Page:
Type 2 Diabetes Mellitus (T2DM) is assuming epidemic proportions, which will progressively worsen as the population ages. Managing T2DM is a complex task, such complexity being embodied in long clinical histories, lasting longer than 10 years and characterized by substantial variability in the type and frequency of clinical events that are manifested across the population and within a single patient history. In addition, the pathology itself entails a number of complications and comorbidities. These issues suggest the difficulty in managing T2DM chronic patients (World Health Organization 2016). A major source of complexity in the management of T2DM patients arises from events such as hospital admissions, follow-up clinic visits, laboratory tests, and therapy changes. During these events, patients are treated by many different health professionals. These events are stored in different data repositories using different formats and occurring in temporal sequences that represent the patient careflow. Although these data are distributed in sources such as the Electronic Health Record (EHRs) and, Administrative Data Warehouses, new data management technologies are able to gather and merge them, and consequently enable researchers and other to access a huge quantity of complex data for the interpretation and exploitation of these data for a management of chronic diseases. The application of longitudinal analysis and careflow discovery to these data enable the recognition of hidden temporal patterns, population stratification and cohorts’ identification, and phenotypes definition. Temporal data analysis and careflow mining techniques can automatically detect the most frequent patterns and careflows from routinely collected data. Once identified, the enacted careflows might be used for comparison with clinical protocols to check their adherence to best practices, but they can be also exploited to identify different sub-groups of individuals in large cohorts of patients. These temporal data mining techniques can be used as a type of electronic phenotyping., which has been defined as the detection of computable phenotypes through query to EHRs and clinical data repository using specific data elements and logical expressions. Clinical guidelines and health care protocols are well-established tools used to improve and standardize health care services. Nevertheless, in the absence of effective technology-based solutions to automatically extract frequent patterns and careflows, it is often impossible to measure their implementation. Patients’ management processes can be improved through an overall system that integrates longitudinal heterogeneous data, and implements temporal data mining methods that illustrate the evolution of the disease and the individual and population variability. The detection of temporal patterns makes possible to reconstruct clinical pathways and forecast the complications that might arise during the process of care, to identify interesting clusters of patients with similar care histories and re-assess their risk profiles accordingly. The identification of healthcare pathways through methods derived from temporal and careflow mining research can be used for Decision Support. These facts suggest the need to investigate novel methods for improving the clinical decision support in T2DM and the utility of creating an analytics methodological framework. This is the overall goal of this dissertation, which was successfully retained completing these three specific aims: (i) To implement a system that integrates a large amount of unstructured and structured data from heterogeneous sources; (ii) To extend longitudinal analytic approaches to enable recognition of trending patterns and enhance temporal electronic phenotypes description; (iii) To create an expansion of existing methods for clinical decision support that is based on a more complete and easily understood description of patient health status.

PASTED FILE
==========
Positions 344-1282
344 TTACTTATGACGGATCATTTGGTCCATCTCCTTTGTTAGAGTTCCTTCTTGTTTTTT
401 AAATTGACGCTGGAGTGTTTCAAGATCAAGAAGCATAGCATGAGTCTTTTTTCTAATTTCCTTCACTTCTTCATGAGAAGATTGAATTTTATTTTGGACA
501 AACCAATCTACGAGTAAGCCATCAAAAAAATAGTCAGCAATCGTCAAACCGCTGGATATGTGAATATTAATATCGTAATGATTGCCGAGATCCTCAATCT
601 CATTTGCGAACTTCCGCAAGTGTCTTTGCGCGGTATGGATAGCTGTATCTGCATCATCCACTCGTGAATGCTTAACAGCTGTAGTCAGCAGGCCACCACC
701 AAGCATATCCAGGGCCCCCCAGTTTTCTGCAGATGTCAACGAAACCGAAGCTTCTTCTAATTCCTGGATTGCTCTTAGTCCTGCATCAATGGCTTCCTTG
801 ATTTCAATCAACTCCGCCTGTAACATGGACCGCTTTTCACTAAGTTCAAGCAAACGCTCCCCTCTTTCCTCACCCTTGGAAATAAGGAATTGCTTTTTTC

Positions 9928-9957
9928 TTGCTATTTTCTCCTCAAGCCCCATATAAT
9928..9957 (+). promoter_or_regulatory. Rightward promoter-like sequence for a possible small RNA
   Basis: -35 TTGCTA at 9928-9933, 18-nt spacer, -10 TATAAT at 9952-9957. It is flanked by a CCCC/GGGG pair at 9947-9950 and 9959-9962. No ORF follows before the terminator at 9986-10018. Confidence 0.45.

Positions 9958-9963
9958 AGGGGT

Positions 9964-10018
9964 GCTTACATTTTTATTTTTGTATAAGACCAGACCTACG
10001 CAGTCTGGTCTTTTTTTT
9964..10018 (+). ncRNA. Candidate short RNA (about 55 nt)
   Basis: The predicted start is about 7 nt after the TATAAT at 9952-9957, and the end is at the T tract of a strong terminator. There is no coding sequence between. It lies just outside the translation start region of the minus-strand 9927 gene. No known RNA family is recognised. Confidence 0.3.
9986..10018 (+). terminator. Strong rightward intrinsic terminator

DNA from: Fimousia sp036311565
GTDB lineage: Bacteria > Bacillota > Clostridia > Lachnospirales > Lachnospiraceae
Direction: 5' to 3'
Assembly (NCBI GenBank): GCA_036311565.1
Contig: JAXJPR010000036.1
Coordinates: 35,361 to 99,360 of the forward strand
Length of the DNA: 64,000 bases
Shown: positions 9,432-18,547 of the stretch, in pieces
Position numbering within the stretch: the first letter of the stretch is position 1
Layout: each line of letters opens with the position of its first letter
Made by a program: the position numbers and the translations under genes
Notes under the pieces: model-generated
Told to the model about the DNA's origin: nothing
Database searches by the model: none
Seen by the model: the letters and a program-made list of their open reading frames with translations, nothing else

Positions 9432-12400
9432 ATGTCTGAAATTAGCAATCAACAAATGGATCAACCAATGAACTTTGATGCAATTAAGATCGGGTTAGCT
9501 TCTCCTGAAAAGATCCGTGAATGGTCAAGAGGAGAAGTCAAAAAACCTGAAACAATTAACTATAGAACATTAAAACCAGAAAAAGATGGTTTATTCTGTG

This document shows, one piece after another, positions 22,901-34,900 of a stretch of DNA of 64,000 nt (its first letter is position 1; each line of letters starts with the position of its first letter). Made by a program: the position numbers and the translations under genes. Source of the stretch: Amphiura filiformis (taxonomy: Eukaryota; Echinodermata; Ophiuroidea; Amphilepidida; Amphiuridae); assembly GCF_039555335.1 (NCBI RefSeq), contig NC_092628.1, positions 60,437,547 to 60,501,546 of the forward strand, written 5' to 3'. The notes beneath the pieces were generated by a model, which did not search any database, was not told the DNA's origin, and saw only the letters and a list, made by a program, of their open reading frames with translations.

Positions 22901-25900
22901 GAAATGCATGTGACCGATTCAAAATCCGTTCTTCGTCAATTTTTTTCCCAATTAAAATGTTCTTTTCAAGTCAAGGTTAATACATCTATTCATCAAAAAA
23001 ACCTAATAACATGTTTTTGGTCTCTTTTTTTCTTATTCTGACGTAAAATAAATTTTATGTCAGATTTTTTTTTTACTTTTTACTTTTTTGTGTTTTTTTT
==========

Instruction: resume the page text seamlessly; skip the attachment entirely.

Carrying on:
|Titolo:||LONGITUDINAL DATA ANALYTICS FOR CLINICAL DECISION SUPPORT IN TYPE 2 DIABETES|
|Data di pubblicazione:||30-gen-2017|
|Appare nelle tipologie:||8.01 Tesi di dottorato|